Ignorance

The more I think about Caitlyn the more I feel she is probably one of the best things that could have happened to transgender visibility. Yes she is far removed from many of the problems faced by the community at large (as am I admittedly), and yes she is only recently aware of most of these issues. But those are both things that make her an ideal point of view for a general audience. The people watching her story are also relative neophytes, which means they are able to take the journey along with her.  

 

Caitlyn’s contributions to the world are indisputable. She made history, set a world record, inspired millions and had an immeasurable effect on our society. Yet had the world known her truth, this would not have happened. She would have been the same person with the exact same ability and potential, and history would be oblivious to what we might have missed out on. 

Now her truth is revealed, and her path crosses that of a woman named Blossom Brown. Blossom says she wants to be a nurse and has the grades for it, but cannot get into medical school because she is trans. This is a person who could one day preserve lives that would otherwise be lost, who is being denied this opportunity based on factors over which she has no control, and cause no harm to anyone. To be blunt, this is absolutely stupid. 

This calls to mind the issue of trans people service in the military. A US political figure recently suggested that the military is not a social experiment. Except there is no experiment here, trans people are already serving in the US military (trans people have been serving openly in the Canadian military for some time now). The only issue on the table is whether or not it’s ok for people to know they are trans, and really why on earth should that matter? Again these are people who’s contribution to the world is unquestionable, but who would be unable to contribute if certain inconsequential medical details were revealed.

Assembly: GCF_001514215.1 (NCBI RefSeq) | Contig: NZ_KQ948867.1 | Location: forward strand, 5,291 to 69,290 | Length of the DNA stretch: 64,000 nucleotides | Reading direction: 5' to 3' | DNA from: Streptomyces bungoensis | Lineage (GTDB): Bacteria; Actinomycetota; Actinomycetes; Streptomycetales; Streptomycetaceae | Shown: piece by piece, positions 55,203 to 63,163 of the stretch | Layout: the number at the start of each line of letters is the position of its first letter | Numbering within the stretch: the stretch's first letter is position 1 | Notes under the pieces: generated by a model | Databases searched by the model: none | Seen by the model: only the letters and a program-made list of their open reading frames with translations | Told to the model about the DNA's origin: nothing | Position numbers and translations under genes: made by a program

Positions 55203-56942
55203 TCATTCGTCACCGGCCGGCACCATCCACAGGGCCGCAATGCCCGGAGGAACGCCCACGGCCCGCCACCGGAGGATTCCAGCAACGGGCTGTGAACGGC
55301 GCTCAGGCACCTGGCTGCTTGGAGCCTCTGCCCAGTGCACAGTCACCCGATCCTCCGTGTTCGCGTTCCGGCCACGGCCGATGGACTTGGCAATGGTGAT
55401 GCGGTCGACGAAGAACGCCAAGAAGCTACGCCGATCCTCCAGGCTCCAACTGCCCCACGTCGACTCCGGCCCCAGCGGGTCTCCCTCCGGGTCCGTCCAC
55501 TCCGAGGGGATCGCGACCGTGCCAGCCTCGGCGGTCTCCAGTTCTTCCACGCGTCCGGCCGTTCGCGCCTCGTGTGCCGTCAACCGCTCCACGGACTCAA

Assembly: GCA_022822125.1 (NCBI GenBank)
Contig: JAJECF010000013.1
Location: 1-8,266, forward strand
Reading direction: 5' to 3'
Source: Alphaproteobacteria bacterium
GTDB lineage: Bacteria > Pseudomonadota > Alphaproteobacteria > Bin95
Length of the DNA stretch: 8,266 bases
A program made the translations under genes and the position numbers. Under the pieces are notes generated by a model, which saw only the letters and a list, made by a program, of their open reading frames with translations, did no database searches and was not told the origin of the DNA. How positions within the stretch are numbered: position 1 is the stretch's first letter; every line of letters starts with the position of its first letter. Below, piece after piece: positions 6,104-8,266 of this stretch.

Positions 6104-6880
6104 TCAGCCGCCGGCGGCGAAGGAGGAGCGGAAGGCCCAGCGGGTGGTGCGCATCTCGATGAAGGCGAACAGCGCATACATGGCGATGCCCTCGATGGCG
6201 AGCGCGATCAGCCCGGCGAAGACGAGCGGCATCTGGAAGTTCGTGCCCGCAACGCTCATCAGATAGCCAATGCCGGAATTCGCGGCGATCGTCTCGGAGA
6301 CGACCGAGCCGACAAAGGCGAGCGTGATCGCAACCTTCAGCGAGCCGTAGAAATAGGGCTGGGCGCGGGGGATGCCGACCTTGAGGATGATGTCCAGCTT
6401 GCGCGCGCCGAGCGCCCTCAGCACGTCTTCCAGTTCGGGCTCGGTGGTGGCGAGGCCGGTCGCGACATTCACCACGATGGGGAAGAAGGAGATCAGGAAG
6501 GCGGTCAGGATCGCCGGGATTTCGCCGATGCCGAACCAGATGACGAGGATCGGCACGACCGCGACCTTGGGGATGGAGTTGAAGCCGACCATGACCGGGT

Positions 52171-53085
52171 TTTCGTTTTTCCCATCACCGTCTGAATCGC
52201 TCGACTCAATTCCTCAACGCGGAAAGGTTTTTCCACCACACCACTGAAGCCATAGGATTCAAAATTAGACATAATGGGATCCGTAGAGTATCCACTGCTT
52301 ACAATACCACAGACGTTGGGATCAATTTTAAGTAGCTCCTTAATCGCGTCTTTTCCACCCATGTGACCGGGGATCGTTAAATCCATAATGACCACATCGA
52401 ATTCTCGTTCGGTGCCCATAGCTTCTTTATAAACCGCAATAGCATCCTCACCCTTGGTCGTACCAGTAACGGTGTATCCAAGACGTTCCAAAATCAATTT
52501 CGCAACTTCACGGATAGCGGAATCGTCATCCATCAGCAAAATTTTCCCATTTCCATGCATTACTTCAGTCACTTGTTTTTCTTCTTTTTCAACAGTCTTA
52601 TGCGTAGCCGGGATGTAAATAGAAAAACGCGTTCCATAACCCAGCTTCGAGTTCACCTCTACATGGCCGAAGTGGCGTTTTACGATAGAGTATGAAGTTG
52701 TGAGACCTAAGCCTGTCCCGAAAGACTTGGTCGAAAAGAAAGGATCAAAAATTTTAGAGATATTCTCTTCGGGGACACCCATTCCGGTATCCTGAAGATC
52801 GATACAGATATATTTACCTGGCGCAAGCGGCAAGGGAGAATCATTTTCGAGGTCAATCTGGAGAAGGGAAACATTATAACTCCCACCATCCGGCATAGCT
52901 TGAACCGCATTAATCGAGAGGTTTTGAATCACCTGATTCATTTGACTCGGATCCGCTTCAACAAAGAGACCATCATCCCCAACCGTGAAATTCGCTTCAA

The ramifications of denying our identity extend beyond our personal wellbeing. Wikipedia lists 17 names that have been taken from us this year alone, and we have no idea how many names are missing from that list. This isn’t a matter of conjecture or opinion. This isn’t about inconveniencing the masses for the comfort of a select few. It’s not about religious freedom. It’s not about understanding medical facts. It’s about a persons right to say their name and be heard, to stand beside one another and share our gifts. Every life matters. 

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